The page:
A one-year-old girl in Britain has become the first in the world to be treated with “designer” immune cells genetically engineered to reverse her cancer, doctors said on Thursday.
Layla Richards was suffering from leukemia, but was cured after scientists used a new gene-editing technique to manipulate cells to fight the disease at Great Ormond Street Hospital (GOSH) in central London.
“As this was the first time that the treatment had been used, we didn’t know if or when it would work and so we were over the moon when it did,” said Paul Veys, director of bone marrow transplant at GOSH and Layla’s head doctor.
“Her leukemia was so aggressive that such a response is almost a miracle,” he said.
The baby was diagnosed with Acute Lymphoblastic Leukemia, the most common form of childhood leukemia, when she was just 14 weeks old. She was treated with chemotherapy and a bone marrow transplant, but the cancer returned and doctors told her parents to consider palliative end-of-life care.
The family was then offered an experimental treatment under development at the hospital, in which doctors modified white blood cells, T cells, from a healthy donor so that they seek out and kill drug-resistant leukemia.
“She was sick and in lots of pain so we had to do something,” said Ashleigh Richards, her 30-year-old father. “Doctors explained that even if we could try the treatment, there was no guarantee that it would work, but we prayed it would.”
Layla was given a small infusion of the genetically engineered cells known as UCART19 cells. A few weeks later, doctors said that the treatment had worked.
Doctors said that the experimental technique had just been used once and that the results need to be replicated, but said it was potentially very promising.
“We have only used this treatment on one very strong little girl, and we have to be cautious about claiming that this will be a suitable treatment option for all children,” said Waseem Qasim, professor of cell and gene therapy at the Institute of Child Health.
EVOLVING SITUATION: Of the latest cases, 23 percent were found to be asymptomatic, but the coronavirus strain in Da Nang is more contagious, authorities said A COVID-19 outbreak that began in the Vietnamese city of Da Nang more than a week ago has spread to at least four city factories with a combined workforce of about 3,700, state media reported yesterday. Four cases were found at the plants in different industrial parks in the central city that collectively employ 77,000 people, the Lao Dong newspaper said. Vietnam, praised widely for its decisive measures to combat the novel coronavirus since it first appeared in late January, is battling new clusters of infection having gone for more than three months without detecting any domestic transmissions. Authorities yesterday reported one new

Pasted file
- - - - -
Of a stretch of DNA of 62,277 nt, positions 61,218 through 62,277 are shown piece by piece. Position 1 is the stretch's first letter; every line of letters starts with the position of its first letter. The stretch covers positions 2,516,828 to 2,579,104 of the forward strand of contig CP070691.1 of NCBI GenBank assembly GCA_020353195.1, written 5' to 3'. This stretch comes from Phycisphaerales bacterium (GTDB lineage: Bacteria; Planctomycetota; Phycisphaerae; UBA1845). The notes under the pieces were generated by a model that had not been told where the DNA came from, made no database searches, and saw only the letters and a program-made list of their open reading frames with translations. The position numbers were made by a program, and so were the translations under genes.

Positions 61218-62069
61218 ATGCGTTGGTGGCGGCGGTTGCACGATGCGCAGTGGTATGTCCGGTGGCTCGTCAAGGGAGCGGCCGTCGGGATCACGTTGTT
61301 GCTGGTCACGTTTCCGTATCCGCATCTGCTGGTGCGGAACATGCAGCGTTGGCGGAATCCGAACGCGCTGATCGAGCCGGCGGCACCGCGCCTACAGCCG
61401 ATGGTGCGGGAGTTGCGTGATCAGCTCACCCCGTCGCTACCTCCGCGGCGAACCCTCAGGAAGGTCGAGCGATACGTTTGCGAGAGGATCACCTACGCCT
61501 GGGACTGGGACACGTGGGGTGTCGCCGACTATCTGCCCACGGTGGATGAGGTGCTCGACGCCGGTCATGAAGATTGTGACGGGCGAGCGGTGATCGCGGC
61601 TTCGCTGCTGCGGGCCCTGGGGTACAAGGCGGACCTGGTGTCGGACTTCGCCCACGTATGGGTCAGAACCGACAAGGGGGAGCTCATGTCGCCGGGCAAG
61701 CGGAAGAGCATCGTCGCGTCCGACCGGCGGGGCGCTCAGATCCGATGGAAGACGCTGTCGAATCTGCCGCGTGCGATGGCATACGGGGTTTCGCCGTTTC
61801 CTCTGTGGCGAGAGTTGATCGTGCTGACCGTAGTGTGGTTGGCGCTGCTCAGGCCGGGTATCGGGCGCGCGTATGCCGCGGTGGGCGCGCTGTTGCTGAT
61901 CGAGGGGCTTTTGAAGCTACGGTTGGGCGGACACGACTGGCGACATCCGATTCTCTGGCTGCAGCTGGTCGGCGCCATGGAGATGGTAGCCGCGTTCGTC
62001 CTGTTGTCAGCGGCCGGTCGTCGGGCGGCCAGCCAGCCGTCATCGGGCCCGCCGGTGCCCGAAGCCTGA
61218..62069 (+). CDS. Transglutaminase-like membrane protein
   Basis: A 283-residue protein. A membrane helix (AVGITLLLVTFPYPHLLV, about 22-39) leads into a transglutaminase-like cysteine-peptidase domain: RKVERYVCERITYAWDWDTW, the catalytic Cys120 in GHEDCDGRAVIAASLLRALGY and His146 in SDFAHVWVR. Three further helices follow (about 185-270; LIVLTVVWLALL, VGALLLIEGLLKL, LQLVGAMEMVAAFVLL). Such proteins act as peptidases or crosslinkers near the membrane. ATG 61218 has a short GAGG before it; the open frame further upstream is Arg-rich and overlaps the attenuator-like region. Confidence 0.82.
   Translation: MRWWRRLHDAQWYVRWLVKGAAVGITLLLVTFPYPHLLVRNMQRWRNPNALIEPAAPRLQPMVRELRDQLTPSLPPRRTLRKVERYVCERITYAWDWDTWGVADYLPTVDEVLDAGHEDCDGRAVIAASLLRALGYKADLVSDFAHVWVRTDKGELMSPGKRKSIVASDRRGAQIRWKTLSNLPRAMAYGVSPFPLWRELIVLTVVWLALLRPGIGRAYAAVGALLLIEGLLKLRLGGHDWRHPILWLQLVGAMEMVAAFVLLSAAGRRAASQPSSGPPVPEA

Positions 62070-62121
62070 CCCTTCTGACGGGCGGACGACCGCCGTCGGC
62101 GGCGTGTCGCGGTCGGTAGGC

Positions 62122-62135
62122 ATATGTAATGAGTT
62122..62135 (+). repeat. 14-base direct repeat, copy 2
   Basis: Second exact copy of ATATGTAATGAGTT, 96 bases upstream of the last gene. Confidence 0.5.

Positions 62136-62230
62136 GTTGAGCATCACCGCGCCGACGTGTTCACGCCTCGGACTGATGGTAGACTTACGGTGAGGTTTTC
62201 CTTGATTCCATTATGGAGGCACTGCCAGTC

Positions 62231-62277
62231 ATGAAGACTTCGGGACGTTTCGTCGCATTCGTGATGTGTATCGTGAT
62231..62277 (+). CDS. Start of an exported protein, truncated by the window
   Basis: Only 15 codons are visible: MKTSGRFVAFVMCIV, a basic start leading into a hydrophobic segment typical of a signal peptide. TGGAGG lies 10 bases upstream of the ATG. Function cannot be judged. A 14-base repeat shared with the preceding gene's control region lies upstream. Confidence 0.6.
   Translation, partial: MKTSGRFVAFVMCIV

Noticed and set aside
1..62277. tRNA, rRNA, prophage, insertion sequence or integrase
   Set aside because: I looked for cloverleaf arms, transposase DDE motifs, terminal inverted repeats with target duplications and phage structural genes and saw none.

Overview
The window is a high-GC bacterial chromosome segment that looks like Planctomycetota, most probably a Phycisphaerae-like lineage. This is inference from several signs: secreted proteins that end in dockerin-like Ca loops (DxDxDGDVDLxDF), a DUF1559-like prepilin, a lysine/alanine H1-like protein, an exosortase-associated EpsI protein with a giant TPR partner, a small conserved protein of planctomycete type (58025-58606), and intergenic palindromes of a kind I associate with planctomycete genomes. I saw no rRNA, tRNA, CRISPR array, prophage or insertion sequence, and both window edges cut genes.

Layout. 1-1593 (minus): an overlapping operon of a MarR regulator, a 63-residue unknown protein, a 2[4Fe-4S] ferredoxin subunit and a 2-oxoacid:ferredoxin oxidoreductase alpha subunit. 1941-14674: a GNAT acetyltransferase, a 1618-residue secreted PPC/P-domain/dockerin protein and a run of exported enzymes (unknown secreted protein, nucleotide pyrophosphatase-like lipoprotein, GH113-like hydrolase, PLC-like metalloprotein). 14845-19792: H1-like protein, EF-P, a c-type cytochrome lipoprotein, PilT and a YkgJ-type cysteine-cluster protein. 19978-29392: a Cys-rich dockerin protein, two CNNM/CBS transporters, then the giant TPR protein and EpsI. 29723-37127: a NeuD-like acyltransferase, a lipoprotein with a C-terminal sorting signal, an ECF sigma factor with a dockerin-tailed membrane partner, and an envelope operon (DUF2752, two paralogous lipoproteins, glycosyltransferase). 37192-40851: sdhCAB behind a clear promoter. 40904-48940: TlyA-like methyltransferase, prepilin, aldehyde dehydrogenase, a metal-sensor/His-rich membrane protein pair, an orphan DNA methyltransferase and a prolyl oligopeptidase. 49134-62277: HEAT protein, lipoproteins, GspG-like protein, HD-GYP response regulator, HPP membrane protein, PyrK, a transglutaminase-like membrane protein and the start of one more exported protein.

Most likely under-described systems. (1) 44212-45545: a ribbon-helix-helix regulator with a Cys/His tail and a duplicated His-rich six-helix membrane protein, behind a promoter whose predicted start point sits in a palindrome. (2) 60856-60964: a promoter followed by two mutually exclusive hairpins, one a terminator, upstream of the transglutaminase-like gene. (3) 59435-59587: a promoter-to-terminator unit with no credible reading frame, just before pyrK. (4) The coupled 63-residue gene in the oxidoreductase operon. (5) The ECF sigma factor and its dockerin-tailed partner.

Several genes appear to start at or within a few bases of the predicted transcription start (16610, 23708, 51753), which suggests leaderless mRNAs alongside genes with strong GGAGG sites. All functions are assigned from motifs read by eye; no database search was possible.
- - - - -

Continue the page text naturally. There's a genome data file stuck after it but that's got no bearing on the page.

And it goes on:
‘COVIDIOTS’: Politicians condemned the protest that came amid surging infections in the country, while a marcher said government-induced fear weakened the body Loudly chanting their opposition to masks and vaccines, thousands of people on Saturday gathered in Berlin to protest against COVID-19 restrictions before being dispersed by police. Police put turnout at about 20,000 — well below the 500,000 organizers had announced as they urged a “day of freedom” from months of virus curbs. Despite Germany’s comparatively low toll, authorities are concerned at a rise in infections over the past few weeks and politicians took to social media to criticize the rally as irresponsible. “We are the second wave,” shouted the crowd, a mixture of hard left and right and conspiracy theorists, as they converged
A cat that went missing on a family holiday on the shores of Loch Lomond, Scotland, has been identified 12 years later. Tortoiseshell-and-white Georgie spent October half term in 2008 with her owners at the Rowardennan campsite, but vanished as they were due to return home to Greater Manchester, England. After a search of the site the Davies family departed without Georgie, hoping the three-year-old microchipped feline would be located by someone. Over the intervening 12 years, she remained close to the Queen Elizabeth Forest Park site, being fed and cared for by campsite staff and holidaymakers. After the COVID-19 pandemic hit and lockdown
Three Micronesian sailors stranded on a remote Pacific island have been found alive and well after a rescue team spotted their giant SOS message written into the sand on a beach. Australian and US military aircraft found the three men on tiny Pikelot island, nearly 200km west of where they had set off. Rescuers said that the men were “in good condition” with no significant injuries. The men had been missing for three days after their 7m skiff ran out of fuel and strayed off course. Authorities in the US territory of Guam raised the alarm on Saturday after the men failed to complete